A team of like-minded Christians recorded a series of video interviews entitled “Testimonies of Violence” with those who suffered arbitrariness after the elections in Belarus.
A team of three friends, members of various evangelical churches in Minsk – Andrei Novikov, Zmitser Khvedaruk and Alyona Baltseva – conducted a series of interviews with victims of the brutality and lawlessness of the security forces in Belarus in August this year, mediates Christian Megaportal invictory.com.
The aim of the project is to draw attention to the terrible events experienced by Belarusians and to call on all, first of all believers, to have compassion and mercy.
“What happened in Belarus after the presidential election shocked the whole world. Violence against civilians, hostilities directly in residential areas, the shooting at house windows, torture in police stations and pre-trial detention centers, the death of at least several people – no one expected such a thing to happen in a European country where there have been no armed conflicts since independence. It is difficult to find a Belarusian who was not either hurt by himself or whose friends and acquaintances hadn´t sufferin recent weeks, ”said Alyona Baltseva, one of the founders of the project.
Aljona spoke about the events and interviews in the country.
For example, men in unknown civilian clothes kidnapped Zmitser directly from the polling station after he drew attention to an empty ballot box and wanted to fixate the violation. His wife was unable to find him for 5 days – she didn´t receive any information about his condition and location.
For several days, security forces, right next to my house, brutally arrested people, fired tear gas and used light and noise grenades. Many of our acquaintances have witnessed or been victims of torture and beatings.
I volunteered near the infamous Minsk Detention Center on Akrestsini Street, where prisoners were beaten, tortured and raped. There is ample documented evidence of this, but for some reason no criminal case has been opened against these facts.
I saw the terrible state of those who were simply “lucky” and “not particularly beaten”: knocked out teeth, beaten blue bodies and legs, fractures and open head wounds. I saw hysterically crying relatives who could not get information about where their child, wife, parent is; whether they are alive or in what condition they are. I saw strong and powerful men crying out loud and repeating, “For what?” It is impossible to delete all this from the memory.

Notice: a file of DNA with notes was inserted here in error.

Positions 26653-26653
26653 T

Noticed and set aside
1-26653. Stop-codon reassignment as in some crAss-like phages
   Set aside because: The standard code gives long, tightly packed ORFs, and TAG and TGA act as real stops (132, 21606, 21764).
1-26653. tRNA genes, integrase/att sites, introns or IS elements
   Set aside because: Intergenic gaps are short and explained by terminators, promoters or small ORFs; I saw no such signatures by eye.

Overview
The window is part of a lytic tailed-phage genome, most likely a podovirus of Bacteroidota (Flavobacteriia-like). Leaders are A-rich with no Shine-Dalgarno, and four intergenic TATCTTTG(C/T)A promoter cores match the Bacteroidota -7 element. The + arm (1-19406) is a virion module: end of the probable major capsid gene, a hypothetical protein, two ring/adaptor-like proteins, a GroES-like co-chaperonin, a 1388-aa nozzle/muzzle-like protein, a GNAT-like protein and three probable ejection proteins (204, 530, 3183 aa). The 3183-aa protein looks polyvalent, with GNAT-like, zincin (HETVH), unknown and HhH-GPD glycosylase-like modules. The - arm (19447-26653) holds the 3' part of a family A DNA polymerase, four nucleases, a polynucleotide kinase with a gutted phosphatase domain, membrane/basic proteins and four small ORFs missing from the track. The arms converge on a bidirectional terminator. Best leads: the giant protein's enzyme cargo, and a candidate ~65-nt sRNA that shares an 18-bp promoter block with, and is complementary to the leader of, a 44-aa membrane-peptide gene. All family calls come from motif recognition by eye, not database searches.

Even those Belarusians who have not suffered personally suffer severe consequences: fear, anxiety, psychosomatic symptoms. As our brother Yuri Karmanovich said in a recent emotional speech that spread across the country, “we were spiritually raped and there is nothing we can do but to cry out.”
By the way, the vast majority were detained accidentally: on the way home from work, in a parking lot near home, at a public transport stop – they did not take part in any demonstrations.
It does not seem conceivable to justify and rationalize what has happened here, but some Belarusian believers and even entire communities have chosen this position. There are many evangelical Christians among the victims. Some, instead of finding support after experienced horrors, faced public condemnation. “You should have sat at home,” “the Christian doesn’t go to the demonstrations,” “you ran there yourself.”
And also – “all power is from God,” so that the church should not speak on political matters. But is murder, rape and torture a policy? Does the church have the right to remain silent when there is public lawlessness and crimes against humanity are committed? Some victims were not allowed to share their testimonies at all at the church meeting.
I would like to emphasize once again that the absolute majority of detainees did not even take part in the demonstrations. And few peaceful participants protested or covered the events as journalists. For example, one of the heroes in our interviews, the father of 7 children – not some dangerous soldier – was pulled out of the car when he and his brothers prayed for Belarus far from the demonstration site and then he was tortured with electric shocks, even though he shouted that his heart was sick.